Macron cancels debt to help 'inspirational' Sudan
The French leader made clear the biggest priority for making progress would be to rid Sudan of its 'burden' of debt, which amounts in total to some $60 billion, adding that he hoped other creditors would follow suit.
PARIS - President Emmanuel Macron on Monday said France would cancel almost $5 billion in debt owed by Sudan, hailing the African nation as an "inspiration" in its transition after years of authoritarian rule.
Macron hosted Sudan's new leadership and other key African figures for a summit in Paris aimed at boosting Prime Minister Abdalla Hamdok's drive for economic reform and investment.
The French leader made clear the biggest priority for making progress would be to rid Sudan of its "burden" of debt, which amounts in total to some $60 billion, adding that he hoped other creditors would follow suit.
"We (France) are in favour of an outright cancellation of our debt to Sudan" which amounts to "nearly $5 billion", Macron said after the summit.
Hamdok called the summit a "major achievement in the right direction of our transition", adding: "What we did on the debt front is marvellous."
The head of Sudan's civilian-military ruling council General Abdel Fattah al-Burhan said "the people of Sudan will never forget this gesture" adding that it would open the way "for other creditors" to make similar moves.
'MODEL FOR AFRICA'
Hamdok is pushing to rebuild a crippled economy and end the international isolation Sudan endured under former strongman Omar al-Bashir, whose three decades of rule were marked by sanctions and hardship.
"Despite the difficulties, considerable progress has been made since the fall of the old regime," Macron said in his opening address.
Hailing Sudan's transition as "an inspiration" and a "precedent", he said that the international community has "collective responsibility" to realise its goals.
French Finance Minister Bruno Le Maire said ahead of the summit that a $1.5 billion bridge loan would clear Sudan's arrears to the IMF.
"Rebuilding an attractive and resilient market takes time, but today I hope we will convince private investors that the fundamentals for business are fully there," he said.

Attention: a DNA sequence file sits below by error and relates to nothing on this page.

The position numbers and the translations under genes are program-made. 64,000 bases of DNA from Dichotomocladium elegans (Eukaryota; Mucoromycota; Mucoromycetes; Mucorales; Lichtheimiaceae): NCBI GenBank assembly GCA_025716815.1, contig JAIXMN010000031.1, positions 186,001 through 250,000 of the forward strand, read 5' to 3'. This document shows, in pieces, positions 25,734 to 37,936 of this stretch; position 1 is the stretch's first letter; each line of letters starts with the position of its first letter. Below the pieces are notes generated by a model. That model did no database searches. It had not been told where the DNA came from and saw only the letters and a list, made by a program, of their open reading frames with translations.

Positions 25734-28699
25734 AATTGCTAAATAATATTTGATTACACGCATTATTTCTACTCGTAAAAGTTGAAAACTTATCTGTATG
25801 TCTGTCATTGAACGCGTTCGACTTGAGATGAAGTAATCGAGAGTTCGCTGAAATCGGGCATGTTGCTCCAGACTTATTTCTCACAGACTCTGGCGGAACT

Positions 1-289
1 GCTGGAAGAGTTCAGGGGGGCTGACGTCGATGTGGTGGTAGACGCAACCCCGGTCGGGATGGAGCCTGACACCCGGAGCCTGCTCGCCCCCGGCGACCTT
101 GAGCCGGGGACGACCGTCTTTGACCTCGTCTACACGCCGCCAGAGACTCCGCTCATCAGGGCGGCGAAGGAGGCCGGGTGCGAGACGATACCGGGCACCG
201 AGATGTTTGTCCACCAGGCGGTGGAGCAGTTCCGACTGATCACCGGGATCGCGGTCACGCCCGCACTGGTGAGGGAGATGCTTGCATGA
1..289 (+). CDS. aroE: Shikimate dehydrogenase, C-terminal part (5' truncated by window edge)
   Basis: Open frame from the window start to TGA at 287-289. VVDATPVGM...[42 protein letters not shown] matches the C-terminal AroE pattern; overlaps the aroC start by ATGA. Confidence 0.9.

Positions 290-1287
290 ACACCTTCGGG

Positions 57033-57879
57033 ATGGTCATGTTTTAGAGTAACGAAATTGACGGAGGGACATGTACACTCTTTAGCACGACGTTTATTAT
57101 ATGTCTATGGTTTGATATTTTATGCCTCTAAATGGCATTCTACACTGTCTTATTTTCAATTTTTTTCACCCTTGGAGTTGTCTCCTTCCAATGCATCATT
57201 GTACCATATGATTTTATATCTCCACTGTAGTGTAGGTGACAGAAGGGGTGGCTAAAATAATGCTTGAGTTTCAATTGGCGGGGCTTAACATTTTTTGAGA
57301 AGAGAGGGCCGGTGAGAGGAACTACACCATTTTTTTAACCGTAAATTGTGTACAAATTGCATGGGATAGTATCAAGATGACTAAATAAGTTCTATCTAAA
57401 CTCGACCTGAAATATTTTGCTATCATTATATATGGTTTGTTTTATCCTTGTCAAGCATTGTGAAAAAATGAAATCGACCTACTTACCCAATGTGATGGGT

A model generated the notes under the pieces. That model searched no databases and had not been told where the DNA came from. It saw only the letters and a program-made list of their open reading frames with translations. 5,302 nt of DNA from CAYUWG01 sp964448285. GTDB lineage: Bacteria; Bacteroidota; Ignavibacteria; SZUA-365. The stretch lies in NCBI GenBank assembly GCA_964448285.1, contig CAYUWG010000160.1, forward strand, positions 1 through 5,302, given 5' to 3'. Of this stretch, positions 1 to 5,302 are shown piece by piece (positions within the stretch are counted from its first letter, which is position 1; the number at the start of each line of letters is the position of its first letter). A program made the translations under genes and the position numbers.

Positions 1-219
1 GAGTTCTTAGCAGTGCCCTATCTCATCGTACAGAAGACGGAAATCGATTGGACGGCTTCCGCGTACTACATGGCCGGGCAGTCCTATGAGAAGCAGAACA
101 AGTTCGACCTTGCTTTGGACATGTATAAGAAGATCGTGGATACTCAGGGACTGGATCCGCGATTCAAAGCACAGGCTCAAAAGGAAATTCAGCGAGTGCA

Sudan's debts to the Paris Club, which includes major creditor countries, is estimated to make up around 38 percent of its total foreign debt.
Macron praised the Sudan revolution that in 2019 ousted Bashir as "post-Islamist" and said it had been unique in the region in putting an end to a regime that used political Islam.
"Sudan can be a model for Africa and the Arab world," he said.
"It is our duty to help you succeed and to accompany the courageous women and men who have put an end to obscurantism."
Sudan was taken off Washington's blacklist of state sponsors of terrorism in December, removing a major hurdle to foreign investment. But many challenges persist.
On Tuesday, a Paris summit on African economies will try to fill a financing shortfall of almost $300 billion caused by the COVID-19 pandemic.
Both meetings, held in a temporary exhibition centre near the Eiffel Tower, present a chance for Macron to show himself as a statesman on Africa whose influence goes beyond the continent's Francophone regions.
The meetings mark a return to in-person top-level gatherings after the COVID-19 pandemic made video conferences the norm.
Among those attending both summits was Rwandan President Paul Kagame in a rare visit to France as Paris presses for reconciliation with Kigali after a historic report made clear French failings over the 1994 genocide.
Also attending was Egyptian President Abdel Fattah al-Sisi, making another journey to key ally France after his state visit in late 2020 enraged rights activists.
Macron's office said he met privately with Sisi for talks on the escalating conflict in Gaza, where Israeli forces again launched air strikes overnight in response to rocket launches by Islamist group Hamas over the past week.
Africa has so far been less badly hit by the COVID-19 pandemic than other global regions with a total of 130,000 dead across the continent.
But the economic cost is only too apparent, and Tuesday's Africa summit will focus on making up the shortfall in the funds needed for future development - a financial gap estimated by the IMF to amount to $290 billion up to 2023.